Venezuelan journalists covering daily demonstrations must guard against police, 'colectivos,' and protestors

By Lillian Michel

May 26 marked 56 days of continuous protests against Venezuelan President Nicolás Maduro, during which journalists face aggression from police, armed collectives and protesters alike.

There have been more than 115 cases of violations, restrictions and attacks on freedom of expression recorded in just over a month, according to press freedom watchdog IPYS Venezuela. Over half the cases documented by the organization between March 28 and May 8 were physical assaults and attacks against members of the media. More cases were recorded during that time than in the first three months of the year, when 84 cases were counted.

These cases of violations can include physical attacks, restrictions to accessing information, censorship, restrictive laws and abusive use of state power.

Though the IPYS report ends on May 8, the attacks and intimidation of journalists covering the Venezuelan crisis have continued.

“If it’s a pro-government protest, the state security forces won’t bother us, but I’m on alert for protesters,” said Julett Pineda, a journalist with Venezuelan news site Efecto Cocuyo, in an email to the Knight Center.

Pineda explained that political officials and media that lean toward the government have said her employer, Efecto Cocuyo, spreads false news or contributes to the ‘media war,’ so she is cautious of this when going to a pro-government march.

“If anyone recognizes the media and has heard these types of statements, it is very easy to be called an ‘infiltrator’ or for the same people to intimidate you while doing your job,” she explained.

“At opposition marches, I’m more worried about the police or the National Guard. At first I thought that if I stayed with a group of colleagues and far from the protestors they wouldn’t lash out against the press, but it’s not like that.”

Nevertheless, Pineda said the probabilities of being attacked are lower if she sticks with her colleagues. “Even so, the uniformed officers have thrown tear gas directly at the press to disperse us. If you are separated from the group, you are at greater risk,” Pineda added.

Pineda said she also must be careful of protesters at opposition marches, including when doing interviews or taking photos. “There are many who are skeptical, as you what media you are with, whether or not it is a Chavista website, ask to see your card first.”

On Twitter, the National Union of Press Workers of Venezuela (SNTP) recorded at least 16 attacks against journalists during May 22 demonstrations. The majority of the attacks occurred in Caracas during a “march for health and life” that was interrupted by the Bolivarian National Police.

The injured included AP photographer Ariana Cubillos, and Juan Peraza, a photographer for the Alcaldia de Chacao, who were hosed down by members of the National Guard in Caracas. Jhoalys Siverio from Correo del Caroni and Pableysa Ostos with El Universal, two journalists based in Guayana City, had their cellphones taken by hooded demonstrators.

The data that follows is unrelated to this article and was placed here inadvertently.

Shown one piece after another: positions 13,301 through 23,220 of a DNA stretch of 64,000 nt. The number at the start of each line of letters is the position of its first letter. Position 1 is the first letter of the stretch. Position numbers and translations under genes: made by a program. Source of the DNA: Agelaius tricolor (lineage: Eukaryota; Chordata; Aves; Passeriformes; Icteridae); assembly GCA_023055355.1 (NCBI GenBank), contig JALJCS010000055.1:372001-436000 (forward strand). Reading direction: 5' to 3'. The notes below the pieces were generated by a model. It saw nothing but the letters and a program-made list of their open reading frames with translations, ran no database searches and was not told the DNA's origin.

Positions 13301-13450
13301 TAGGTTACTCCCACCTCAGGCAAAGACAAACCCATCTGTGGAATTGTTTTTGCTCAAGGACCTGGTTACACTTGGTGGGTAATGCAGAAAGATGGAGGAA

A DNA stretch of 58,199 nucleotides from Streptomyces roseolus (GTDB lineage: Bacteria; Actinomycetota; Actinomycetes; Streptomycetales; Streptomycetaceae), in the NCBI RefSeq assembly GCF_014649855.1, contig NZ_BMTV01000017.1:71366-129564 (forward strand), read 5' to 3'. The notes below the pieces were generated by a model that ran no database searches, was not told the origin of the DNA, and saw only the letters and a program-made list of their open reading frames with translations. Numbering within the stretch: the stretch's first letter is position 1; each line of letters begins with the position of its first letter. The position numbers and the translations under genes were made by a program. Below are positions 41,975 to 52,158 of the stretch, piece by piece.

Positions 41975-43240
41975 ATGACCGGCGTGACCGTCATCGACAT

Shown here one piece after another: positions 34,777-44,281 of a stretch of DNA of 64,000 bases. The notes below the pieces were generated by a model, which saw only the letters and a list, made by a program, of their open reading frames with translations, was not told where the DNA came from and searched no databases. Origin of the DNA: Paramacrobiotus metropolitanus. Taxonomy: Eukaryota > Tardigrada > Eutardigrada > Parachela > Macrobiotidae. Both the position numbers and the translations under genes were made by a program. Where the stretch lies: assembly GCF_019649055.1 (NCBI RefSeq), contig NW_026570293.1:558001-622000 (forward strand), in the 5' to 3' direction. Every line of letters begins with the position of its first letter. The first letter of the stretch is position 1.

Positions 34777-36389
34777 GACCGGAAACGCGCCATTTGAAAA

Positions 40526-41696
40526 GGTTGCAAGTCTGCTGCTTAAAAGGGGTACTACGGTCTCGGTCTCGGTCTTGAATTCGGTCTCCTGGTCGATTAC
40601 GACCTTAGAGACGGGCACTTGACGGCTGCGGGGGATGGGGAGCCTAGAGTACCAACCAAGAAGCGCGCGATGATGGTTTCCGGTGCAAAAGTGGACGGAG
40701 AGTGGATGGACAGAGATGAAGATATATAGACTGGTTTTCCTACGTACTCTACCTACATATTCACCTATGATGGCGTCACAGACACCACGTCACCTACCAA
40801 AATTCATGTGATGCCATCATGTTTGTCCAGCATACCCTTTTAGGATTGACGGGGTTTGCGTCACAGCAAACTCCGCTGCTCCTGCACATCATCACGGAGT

Two days later, SNTP recorded at least two reporters being hit by tear gas bombs while covering government repression during demonstrations.

Pineda said journalists can be identified by their protective gear. While opposition protesters usually wear white and carry Venezuelan flags, journalists wear helmets, gas masks, and make sure their press pass is always visible.

The public prosecutor’s office recently announced on Twitter that it would be investigating “aggressions against three journalists” from El Nuevo País and Zeta that took place in Caracas at a student protest. Raylí Luján was kicked and grabbed by ‘colectivos,’ suffering a scratch on the left side of her face, according to SNTP. The group also attempted to rob two crew members that were with Luján before releasing them.

Today we were victims of the collectives that ‘no one’ controls,” Luján wrote on her personal Twitter account. “Nevertheless, there isn’t a hit that can silence us!”

The collectives are armed, pro-government civilian groups based in west Caracas, once considered Chavista territory. “They’re much more violent than the police when it comes to targeting the press,” Pineda said.

“The collectives have also made the press their main objective. At Efecto Cocuyo we try not to wear bulletproof vests so these groups can’t identify us as press so quickly.”

On May 18, the public prosecutor’s office ordered protective measures for members of the media during protests after SNTP filed a complaint citing evidence of attacks against journalists. But, according to Pineda, that same day journalists faced some of the worst repression of the past 50 days. The request was approved by a Tribunal of Justice on May 23, requiring security officials to provide priority protection for journalists.

“[Protection would mean] being able to do my job in peace,” Pineda said. “Not being harassed or threatened by any group for the work I do.”

On May 26, the Inter-American Commission on Human Rights (IACHR) released a statement of concern in part about the “use of military operations to control public demonstrations in Venezuela.”

The statement cites the Attorney General of Venezuela and the Public Prosecutor’s Office as saying that 55 people have died in acts of violence between April 6 and May 24. Of these, 52 were civilians and 3 were officers. According to civil society organizations and government spokespersons, 60 people have died due to violence in the context of demonstrations, the IACHR reported.

Note from the editor: This story was originally published by the Knight Center’s blog Journalism in the Americas, the predecessor of LatAm Journalism Review.

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